Even just the mention of Urdu Literature forces us to recall the many works of celebrated authors such as Bano Qudsia, Rashid Jahan, Ismat Chughtai. Among the list one also finds the name of Qurratulain Hyder.
Marking her death anniversary on August 21, we take the opportunity to have a glance at her life journey.
Qurratulain Hyder was born in Aligarh on January 20, 1927 to Nazar Sajjad Hyder and Sajjad Hyder “Yildirim”. Growing up in an illustrious, literarily inclined, westernised and liberal familial setup, Hyder was a postgraduate in English from the University of Lucknow and trained in art and music. Later she went on to study modern English literature from Cambridge University, UK.
Popularly known as Ainie Apa, Ainie Khala or simply Ainie among relatives, friends and acquaintances, Hyder was warm and friendly but scathingly candid and vocal about her innermost feelings and ideals.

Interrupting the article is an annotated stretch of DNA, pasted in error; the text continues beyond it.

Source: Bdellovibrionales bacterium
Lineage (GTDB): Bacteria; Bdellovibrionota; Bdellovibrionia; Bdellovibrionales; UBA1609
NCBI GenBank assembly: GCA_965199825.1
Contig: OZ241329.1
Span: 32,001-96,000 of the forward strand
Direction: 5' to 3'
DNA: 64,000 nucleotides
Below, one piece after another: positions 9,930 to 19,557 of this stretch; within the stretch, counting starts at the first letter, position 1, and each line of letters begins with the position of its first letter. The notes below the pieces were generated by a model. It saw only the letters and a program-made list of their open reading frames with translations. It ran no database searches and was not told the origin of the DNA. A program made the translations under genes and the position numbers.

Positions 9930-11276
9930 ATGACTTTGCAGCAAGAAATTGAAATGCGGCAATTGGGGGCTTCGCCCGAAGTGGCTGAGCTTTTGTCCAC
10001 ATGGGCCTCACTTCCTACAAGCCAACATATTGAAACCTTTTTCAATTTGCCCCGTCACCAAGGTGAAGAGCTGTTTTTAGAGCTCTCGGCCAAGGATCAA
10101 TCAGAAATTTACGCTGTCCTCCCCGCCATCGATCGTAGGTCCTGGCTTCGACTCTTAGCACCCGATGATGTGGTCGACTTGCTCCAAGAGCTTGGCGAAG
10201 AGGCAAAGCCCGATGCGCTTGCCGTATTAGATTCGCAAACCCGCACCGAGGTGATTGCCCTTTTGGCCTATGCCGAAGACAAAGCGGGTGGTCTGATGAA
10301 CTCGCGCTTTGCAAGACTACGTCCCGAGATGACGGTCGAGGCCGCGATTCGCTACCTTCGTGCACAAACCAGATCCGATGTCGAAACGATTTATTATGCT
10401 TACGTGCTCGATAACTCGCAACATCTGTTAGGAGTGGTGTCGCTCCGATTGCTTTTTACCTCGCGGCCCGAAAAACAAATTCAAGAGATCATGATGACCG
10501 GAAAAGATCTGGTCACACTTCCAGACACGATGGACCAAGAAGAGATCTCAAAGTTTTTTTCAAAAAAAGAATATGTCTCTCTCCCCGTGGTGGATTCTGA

A trendsetter in Urdu fiction, she began writing at a time when the novel was yet to take deep roots as a serious genre in the poetry-oriented world of Urdu literature. A prolific writer, she has so far written some 12 novels and novellas, four collections of short stories and has done a significant amount of translation of classics.
Some of her novels include Mere Bhi Sanamkhane (My Temples, Too); Safina-e-Gham-e Dil (Ship of Sorrows [forthcoming]); Aag Ka Darya (River of Fire); Aahkir-e-Shab ke Humsafar (Fireflies in the Mist); Gardish-e-rang-e-Chaman (untranslated); and Chandni Begum (Chandni Begum).
She was one of the editors of Imprint magazine, Mumbai; later she worked for many years as a member of the editorial staff of the Illustrated Weekly of India.
She received the Jnanpith Award in 1989, and was given the Padma Shri by the Government of India for her outstanding contribution to Urdu literature.
Qurratulain Hyder died on August 21, 2007, in Noida, New Delhi, after a protracted lung illness.